The State Senate will examine the "unorthodox process" used by a state panel to recommend that fast-food chains pay their employees a minimum of $15 per hour by 2021, an influential senator said Monday.
Sen. Jack M. Martins (R-Mineola), chairman of the Senate Labor Committee, said the committee would begin to hold hearings by mid-September on the legality of the fast-food wage board that was established by the administration of Gov. Andrew M. Cuomo in May. The topics will include the board's composition and the process it used to determine that fast-food workers need a raise.
"The wage board . . . shouldn't be used as a means of getting around the legislature," Martins said Monday in an interview. "If we allow the democratic process to be circumvented in this way, what's next?"
He has invited acting state Labor Commissioner Mario J. Musolino to participate in the first hearing, to be held in Albany.
Musolino appointed the three-member wage board at the behest of Cuomo, a Democrat, after the GOP-controlled Senate balked at another across-the-board increase in the state minimum wage while an earlier hike is being implemented. The $8.75-per-hour rate is set to rise to $9 at year's end.
Martins said, "If $9 an hour . . . needs to be re-evaluated then we re-evaluate it through the legislative process, not by picking an industry statewide and throwing it into a tailspin."
In an Aug. 14 letter to the commissioner, the senator requested an extension of the public comment period on the fast-food wage board's proposal beyond the Aug. 15 deadline.
A labor department spokesman Monday didn't respond to requests for comment.
A public relations firm representing advocates for a $15-per-hour minimum wage reported Monday there were more than 16,600 submissions in favor of the wage board's recommendation during a 15-day public comment period that ended Saturday.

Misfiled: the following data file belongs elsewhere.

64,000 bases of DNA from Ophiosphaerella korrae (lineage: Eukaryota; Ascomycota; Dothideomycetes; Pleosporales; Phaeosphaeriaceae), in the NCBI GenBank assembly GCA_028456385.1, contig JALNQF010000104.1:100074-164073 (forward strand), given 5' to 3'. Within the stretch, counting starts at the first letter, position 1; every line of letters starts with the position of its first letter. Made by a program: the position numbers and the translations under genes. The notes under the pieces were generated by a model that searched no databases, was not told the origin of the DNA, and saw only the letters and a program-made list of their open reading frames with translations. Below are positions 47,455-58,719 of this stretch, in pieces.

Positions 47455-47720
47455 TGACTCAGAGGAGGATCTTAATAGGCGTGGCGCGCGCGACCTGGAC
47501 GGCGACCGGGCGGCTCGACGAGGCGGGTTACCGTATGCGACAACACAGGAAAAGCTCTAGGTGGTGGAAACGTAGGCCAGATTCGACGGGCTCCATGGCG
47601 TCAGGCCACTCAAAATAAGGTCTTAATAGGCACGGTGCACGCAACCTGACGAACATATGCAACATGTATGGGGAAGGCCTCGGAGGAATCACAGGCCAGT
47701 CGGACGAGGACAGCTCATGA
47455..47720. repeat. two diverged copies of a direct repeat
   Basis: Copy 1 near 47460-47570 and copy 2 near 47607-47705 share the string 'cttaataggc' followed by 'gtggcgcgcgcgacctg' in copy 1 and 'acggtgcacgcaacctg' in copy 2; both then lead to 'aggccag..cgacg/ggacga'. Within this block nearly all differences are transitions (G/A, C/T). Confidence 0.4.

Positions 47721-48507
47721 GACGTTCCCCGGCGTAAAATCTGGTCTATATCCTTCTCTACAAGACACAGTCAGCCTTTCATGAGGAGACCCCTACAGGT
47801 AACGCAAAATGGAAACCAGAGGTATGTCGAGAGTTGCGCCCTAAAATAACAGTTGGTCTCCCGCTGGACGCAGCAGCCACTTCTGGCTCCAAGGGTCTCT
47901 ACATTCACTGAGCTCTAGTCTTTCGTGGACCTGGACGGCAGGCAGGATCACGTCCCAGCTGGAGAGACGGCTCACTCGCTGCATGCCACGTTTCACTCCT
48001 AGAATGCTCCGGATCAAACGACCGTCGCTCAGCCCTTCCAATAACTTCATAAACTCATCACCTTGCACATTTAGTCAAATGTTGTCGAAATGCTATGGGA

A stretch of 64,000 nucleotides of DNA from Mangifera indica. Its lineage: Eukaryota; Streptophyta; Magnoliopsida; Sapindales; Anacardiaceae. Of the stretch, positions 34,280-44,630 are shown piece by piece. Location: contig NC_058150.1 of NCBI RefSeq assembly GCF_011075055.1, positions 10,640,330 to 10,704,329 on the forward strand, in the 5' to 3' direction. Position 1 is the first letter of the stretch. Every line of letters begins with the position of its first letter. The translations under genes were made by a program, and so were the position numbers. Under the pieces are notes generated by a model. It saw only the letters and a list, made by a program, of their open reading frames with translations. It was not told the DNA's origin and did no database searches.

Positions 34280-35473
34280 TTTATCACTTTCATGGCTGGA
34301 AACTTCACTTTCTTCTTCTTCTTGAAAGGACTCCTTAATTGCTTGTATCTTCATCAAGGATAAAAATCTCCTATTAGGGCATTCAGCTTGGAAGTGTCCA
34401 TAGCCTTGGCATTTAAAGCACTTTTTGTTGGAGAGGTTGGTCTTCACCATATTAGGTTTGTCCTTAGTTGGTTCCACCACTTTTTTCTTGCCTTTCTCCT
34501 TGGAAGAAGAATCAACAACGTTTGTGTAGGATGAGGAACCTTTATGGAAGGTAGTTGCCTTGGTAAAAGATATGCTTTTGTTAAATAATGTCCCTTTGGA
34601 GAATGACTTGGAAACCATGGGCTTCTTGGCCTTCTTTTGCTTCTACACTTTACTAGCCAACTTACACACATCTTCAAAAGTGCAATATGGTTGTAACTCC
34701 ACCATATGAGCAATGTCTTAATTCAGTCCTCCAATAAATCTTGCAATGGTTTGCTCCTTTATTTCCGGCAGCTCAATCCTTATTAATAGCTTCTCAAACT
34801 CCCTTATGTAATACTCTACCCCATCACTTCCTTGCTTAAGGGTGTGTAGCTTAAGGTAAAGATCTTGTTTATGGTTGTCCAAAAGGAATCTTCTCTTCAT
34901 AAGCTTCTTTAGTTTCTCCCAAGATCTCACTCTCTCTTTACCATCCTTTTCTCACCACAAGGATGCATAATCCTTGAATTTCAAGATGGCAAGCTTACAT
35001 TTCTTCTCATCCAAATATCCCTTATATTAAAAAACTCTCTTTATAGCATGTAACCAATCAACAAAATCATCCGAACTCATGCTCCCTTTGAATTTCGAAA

Ansy Belizaire works for the Peapod delivery unit of Stop & Shop supermarkets earning $10.50 per hour after seven years, and hopes to one day get a raise as well. "We work hard every day," the Medford resident wrote in a comment. "I need the raise so I can support my three kids."
The Business Council of New York State wrote that the fast-food wage board had been "improperly impaneled" because no board member came from the fast-food industry.
The board was led by Byron Brown, mayor of Buffalo, with business representative Kevin Ryan of the retailer Gilt.com, and labor representative Michael Fishman of the Service Employees International Union.
The union is helping to lead a national campaign to raise the federal minimum wage to $15 per hour from $7.25.
The Long Island Association business group hasn't taken a position on the wage board's recommendation.
The board's July recommendation only affects chains with 30 or more locations across the country. About 24,000 workers on Long Island would be impacted.
The acting labor commissioner has until Sept. 14 to approve, reject or amend the board's proposal, which has already been publicly endorsed by his boss, Cuomo.